In Crude, Ecuadorian lawyer and activist Pablo Fajardo gives a firsthand account of Texaco’s involvement in the Amazon as well as the ensuing legal battles between the oil company, the Ecuadorian government, and the region’s inhabitants. As a teenager, Fajardo worked in the Amazonian oil fields, where he witnessed the consequences of Texaco/Chevron’s indifference to the environment and to the inhabitants of the Amazon. Fajardo mobilized with his peers to seek reparations and in time became the lead counsel for UDAPT (Union of People Affected by Texaco), a group of more than thirty thousand small farmers and indigenous people from the northern Ecuadorian Amazon who continue to fight for reparations and remediation to this day.

Eye-opening and galvanizing, Crude brings to light one of the least well-known but most important cases of environmental and racial injustice of our time.

Cover image for COVID Chronicles: A Comics Anthology COVID Chronicles A Comics Anthology Kendra Boileau Rich Johnson

In 2020, the COVID-19 pandemic brought the world to its knees. When we weren’t sheltering in place, we were advised to wear masks, wash our hands, and practice social distancing. We watched in horror as medical personnel worked around the clock to care for the sick and dying. Businesses were shuttered, travel stopped, workers were furloughed, and markets dropped. And people continued to die.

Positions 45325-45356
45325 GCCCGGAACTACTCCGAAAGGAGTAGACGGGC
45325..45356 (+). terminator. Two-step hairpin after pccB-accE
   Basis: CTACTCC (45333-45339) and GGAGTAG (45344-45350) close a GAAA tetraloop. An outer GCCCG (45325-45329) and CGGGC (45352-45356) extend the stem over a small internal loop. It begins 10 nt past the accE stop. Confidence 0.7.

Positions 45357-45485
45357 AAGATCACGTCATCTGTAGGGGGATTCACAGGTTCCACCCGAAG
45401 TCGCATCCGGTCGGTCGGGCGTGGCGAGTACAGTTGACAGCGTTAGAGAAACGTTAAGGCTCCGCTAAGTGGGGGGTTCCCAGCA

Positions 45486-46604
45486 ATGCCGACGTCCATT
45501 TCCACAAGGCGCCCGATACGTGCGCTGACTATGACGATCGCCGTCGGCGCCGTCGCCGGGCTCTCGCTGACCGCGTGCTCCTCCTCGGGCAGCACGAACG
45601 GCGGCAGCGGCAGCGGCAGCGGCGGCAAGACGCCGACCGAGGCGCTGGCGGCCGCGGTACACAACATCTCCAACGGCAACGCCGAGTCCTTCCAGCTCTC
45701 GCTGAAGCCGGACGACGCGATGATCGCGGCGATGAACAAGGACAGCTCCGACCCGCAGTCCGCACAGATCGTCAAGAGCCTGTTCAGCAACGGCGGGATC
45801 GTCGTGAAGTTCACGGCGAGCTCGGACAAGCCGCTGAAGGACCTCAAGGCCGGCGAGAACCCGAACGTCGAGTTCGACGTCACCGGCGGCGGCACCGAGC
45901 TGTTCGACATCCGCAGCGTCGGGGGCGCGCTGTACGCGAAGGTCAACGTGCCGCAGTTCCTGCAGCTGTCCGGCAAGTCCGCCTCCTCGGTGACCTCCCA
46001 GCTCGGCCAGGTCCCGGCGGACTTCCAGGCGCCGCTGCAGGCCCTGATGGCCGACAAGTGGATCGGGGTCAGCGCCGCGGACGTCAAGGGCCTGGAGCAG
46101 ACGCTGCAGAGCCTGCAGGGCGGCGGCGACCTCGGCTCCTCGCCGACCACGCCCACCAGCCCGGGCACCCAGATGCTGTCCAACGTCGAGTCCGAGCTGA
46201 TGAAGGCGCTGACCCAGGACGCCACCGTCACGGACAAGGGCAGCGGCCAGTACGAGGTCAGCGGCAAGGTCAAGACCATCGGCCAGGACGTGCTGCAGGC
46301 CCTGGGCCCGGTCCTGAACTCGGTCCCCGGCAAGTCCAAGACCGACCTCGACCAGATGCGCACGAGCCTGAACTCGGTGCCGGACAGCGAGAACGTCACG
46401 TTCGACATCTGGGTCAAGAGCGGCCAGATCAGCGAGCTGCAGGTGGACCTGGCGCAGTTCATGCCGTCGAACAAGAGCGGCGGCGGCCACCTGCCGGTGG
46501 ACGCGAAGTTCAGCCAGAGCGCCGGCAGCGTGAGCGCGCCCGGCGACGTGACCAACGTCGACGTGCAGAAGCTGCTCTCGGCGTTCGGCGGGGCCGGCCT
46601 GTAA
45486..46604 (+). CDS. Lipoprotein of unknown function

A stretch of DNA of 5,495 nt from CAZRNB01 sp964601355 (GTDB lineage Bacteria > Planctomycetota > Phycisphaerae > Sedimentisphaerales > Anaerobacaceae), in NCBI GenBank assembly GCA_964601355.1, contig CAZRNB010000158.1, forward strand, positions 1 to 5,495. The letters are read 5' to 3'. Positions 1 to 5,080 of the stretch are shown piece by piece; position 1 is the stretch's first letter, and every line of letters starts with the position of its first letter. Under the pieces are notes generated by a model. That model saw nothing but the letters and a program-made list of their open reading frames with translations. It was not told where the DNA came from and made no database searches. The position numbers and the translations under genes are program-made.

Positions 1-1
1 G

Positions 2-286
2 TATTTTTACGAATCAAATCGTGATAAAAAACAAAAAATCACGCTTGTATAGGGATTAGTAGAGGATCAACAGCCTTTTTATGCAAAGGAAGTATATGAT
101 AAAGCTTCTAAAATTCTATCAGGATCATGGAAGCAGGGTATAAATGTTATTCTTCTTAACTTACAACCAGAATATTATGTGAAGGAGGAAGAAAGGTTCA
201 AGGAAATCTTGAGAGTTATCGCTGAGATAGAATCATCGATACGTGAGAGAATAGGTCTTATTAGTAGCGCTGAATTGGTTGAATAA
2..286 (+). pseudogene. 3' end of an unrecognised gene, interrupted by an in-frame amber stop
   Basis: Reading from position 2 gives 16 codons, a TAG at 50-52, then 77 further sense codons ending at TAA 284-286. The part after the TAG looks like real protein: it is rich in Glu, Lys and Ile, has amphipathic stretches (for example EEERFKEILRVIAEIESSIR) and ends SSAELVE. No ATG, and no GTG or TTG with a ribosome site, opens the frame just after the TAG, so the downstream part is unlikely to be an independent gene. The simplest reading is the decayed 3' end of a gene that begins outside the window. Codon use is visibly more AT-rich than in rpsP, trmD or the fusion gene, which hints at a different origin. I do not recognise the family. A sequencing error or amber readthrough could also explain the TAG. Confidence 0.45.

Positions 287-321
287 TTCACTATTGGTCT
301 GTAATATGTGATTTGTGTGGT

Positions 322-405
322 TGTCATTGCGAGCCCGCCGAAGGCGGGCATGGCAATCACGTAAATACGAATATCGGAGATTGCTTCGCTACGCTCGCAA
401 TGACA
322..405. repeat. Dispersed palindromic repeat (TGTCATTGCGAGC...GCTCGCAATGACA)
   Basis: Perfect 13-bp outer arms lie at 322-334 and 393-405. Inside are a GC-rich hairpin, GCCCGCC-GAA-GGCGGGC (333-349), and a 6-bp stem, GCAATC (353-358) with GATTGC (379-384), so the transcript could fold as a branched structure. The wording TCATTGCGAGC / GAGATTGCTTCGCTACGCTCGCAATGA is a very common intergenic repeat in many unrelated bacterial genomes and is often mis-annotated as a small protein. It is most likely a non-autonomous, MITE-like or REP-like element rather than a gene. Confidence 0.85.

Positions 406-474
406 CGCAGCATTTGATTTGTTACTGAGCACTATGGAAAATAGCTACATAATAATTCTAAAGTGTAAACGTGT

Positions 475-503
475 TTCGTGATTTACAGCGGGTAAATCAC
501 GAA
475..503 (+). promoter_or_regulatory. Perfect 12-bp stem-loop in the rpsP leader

Amid all this uncertainty, writers and artists from around the world continued to create comics, commenting directly on how individuals, societies, governments, and markets reacted to the worldwide crisis. COVID Chronicles: A Comics Anthology collects more than sixty such short comics from a diverse set of creators, including indie powerhouses, mainstream artists, Ignatz and Eisner Award winners, and media cartoonists. In narrative styles ranging from realistic to fantastic, they tell stories about adjusting to working from home, homeschooling their kids, missing birthdays and weddings, and being afraid just to leave the house. They probe the failures of government leaders and the social safety net. They dig into the racial bias and systemic inequities that this pandemic helped bring to light. We see what it’s like to get the virus and live to tell about it, or to stand by helplessly as a loved one passes.

At times heartbreaking and at others hopeful and humorous, these comics express the anger, anxiety, fear, and bewilderment we feel in the era of COVID-19. Above all, they highlight the power of art and community to help us make sense of a world in crisis, reminding us that we are truly all in this together.

The comics in this collection have been generously donated by their creators. A portion of the the proceeds from the sale of this volume are being donated by the publisher to the Book Industry Charitable Foundation (Binc) in support of comics shops, bookstores, and their employees who have been adversely affected by the pandemic.